Address by Minister of Health, Hon. Dr. Frank Anthony at the World Forum for Ethics in Business

Changing paradigms in a pandemic world: How to regain trust?

Allow me to thank the World Forum for Ethics in Business to invite me to speak on the changing paradigms in a pandemic world on how to regain trust, health, happiness, and ethics.

Pandemics are nothing new; from antiquity to the present, they are many examples of the ongoing battle between humans and disease-causing microbes. This pandemic differs from previous pandemics because of the global interconnectivity, spread became much easier, and within a short period, almost all countries in the world were affected. The pandemic’s effects were further compounded by the misinformation, which constantly swirls around social media creating fear and distrust.

It is against this backdrop that countries tried to slow the spread of transmission with a range of measures such as masking, social distancing and, in its most extreme form, total lockdowns. For those who were infected, home or institutional isolation were available for the mild cases. Hospitals and ICU beds were reprioritized for moderate to severe cases.

Depending on the stringency of the measures taken and the effectiveness of how it was deployed, different countries have weathered the impact of the pandemic differently, with some countries having more cases and deaths than others. The crisis is far from over, as the emergence of new variants, relaxing some of the earlier public measures, and other factors have now created a third global wave and, in others a fourth wave of increasing cases and deaths.

On the economic side, securing people’s livelihoods has become quite challenging; many businesses have gone under. Many persons have lost their jobs, and there isn’t any safety net to prevent the most vulnerable from slipping into further poverty. Oxfam has estimated that more than one billion persons have plunged into poverty because of COVID 19. Global trade and supplies chains have been disrupted, and the disparity between poor and rich countries has become more pronounced. This is the pandemic world that COVID 19 has created.

To exit the pandemic and return to normalcy, a lot of hope has been placed on vaccines, diagnostics and therapeutics. Vaccines offer the hope of reaching herd immunity and thereby containing the spread of the disease. Unfortunately, vaccine nationalism has distorted the supply and deployment of vaccines.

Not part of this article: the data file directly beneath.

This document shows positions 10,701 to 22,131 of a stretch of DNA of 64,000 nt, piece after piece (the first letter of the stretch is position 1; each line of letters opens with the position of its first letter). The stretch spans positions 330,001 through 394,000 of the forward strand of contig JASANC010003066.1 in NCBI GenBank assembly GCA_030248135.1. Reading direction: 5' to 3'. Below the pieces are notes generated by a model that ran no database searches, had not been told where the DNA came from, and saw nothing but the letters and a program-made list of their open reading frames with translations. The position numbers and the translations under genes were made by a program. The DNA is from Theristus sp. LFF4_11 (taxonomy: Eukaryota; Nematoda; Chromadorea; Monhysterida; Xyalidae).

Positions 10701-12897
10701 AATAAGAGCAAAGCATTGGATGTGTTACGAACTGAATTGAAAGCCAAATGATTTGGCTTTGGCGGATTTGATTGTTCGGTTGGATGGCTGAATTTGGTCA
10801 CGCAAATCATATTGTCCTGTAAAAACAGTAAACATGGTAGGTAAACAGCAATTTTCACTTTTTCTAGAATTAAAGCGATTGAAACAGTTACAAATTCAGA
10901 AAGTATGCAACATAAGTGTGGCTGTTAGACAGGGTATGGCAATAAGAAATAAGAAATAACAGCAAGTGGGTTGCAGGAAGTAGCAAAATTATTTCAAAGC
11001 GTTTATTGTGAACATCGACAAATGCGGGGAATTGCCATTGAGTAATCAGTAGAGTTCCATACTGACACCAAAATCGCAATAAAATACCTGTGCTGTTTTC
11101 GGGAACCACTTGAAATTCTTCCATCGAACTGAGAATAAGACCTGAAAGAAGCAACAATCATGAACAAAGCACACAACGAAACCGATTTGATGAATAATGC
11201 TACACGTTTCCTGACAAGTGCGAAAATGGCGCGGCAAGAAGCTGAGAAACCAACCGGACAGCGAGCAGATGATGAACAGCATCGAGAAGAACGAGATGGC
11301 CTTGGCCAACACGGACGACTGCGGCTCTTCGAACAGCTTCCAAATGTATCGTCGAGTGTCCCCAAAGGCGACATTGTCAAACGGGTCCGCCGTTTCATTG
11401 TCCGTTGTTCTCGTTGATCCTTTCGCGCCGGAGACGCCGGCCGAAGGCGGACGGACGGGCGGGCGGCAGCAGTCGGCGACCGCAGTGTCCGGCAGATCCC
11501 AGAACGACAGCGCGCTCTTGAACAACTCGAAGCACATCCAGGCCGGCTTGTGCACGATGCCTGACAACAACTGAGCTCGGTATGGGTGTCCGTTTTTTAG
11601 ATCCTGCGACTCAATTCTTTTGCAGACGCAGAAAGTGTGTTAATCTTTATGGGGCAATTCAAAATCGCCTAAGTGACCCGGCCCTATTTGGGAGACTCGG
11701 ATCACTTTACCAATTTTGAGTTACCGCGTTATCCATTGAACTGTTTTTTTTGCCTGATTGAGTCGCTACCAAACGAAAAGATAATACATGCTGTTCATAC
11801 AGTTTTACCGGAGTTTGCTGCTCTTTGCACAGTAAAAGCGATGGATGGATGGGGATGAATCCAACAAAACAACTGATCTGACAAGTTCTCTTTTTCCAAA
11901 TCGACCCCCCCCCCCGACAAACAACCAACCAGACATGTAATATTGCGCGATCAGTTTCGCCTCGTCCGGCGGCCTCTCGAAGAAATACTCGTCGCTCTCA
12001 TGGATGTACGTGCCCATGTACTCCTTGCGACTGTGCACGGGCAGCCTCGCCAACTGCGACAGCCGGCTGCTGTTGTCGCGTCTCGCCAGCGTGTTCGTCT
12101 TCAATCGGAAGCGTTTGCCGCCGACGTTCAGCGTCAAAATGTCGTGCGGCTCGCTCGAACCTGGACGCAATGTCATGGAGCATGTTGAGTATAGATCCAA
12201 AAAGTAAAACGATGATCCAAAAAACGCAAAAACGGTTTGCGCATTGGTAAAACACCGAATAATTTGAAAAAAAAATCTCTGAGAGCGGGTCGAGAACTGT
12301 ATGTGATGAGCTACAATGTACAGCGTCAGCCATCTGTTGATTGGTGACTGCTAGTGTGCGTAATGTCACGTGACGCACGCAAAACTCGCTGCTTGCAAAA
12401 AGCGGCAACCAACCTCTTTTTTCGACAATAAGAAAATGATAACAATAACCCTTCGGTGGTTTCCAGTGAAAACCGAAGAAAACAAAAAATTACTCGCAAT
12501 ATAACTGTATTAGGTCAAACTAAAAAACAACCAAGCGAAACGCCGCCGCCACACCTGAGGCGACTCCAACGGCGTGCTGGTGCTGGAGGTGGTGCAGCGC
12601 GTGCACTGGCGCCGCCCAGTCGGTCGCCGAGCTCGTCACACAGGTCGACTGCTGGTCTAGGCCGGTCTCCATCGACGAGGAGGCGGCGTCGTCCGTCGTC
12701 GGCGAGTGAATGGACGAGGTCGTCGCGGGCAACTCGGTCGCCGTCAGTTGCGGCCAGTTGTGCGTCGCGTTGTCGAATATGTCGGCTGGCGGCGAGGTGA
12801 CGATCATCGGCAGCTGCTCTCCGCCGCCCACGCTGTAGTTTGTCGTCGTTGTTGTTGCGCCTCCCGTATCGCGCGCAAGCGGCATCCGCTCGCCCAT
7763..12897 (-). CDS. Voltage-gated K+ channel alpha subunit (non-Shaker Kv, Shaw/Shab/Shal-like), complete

According to an article in the New England Journal of Medicine, titled from vaccine nationalism to vaccine equity, “our current global vaccination rates of roughly 6.7 million doses per day translate to herd immunity (70 to 85% of the population having received a two-dose vaccine) in approximately 4.6 years. Vaccine distribution remains non-existent in many of the poorest countries, and experts anticipate that 80% of the population in low resource setting will not receive a vaccine this year.”

While the article calculates that it will take 4.6 years to get to an epidemiological end of this pandemic, many rich countries are on target to reach herd immunity by the end of 2021. There is uncertainty about when poorer countries will get there. The theme for this year’s world health day is building a fairer and healthier world. To do so, we urgently need to close the vaccine gap between rich and developing countries. Failure to do so will create more opportunities for the emergence of variants, reinfections, and new forms of discrimination between vaccinated and non-vaccinated.

The urgency of the times demand that we not only advocate but we take concrete actions to make a difference, such as

  • Expedited approvals and Emergency Use Listings of vaccines by the WHO
  • COVAX needs to go beyond 20% for 2021.
  • Improving logistics of moving vaccines promptly.
  • Richer countries that have secure surplus vaccines should share with poorer countries
  • Therapeutics (monoclonal and polyclonal antibodies) that are given EUA and have passed the clinical trials should be shared with poorer countries to enhance treatment options.
  • A global system to track variants, enhancing access to gene sequencing for poorer countries.

I hope that organizations such as the World Forum for Ethics in Business would help shift the prevailing attitude from vaccine nationalism to vaccine equity, where all countries can race to herd immunity in the shortest possible time.

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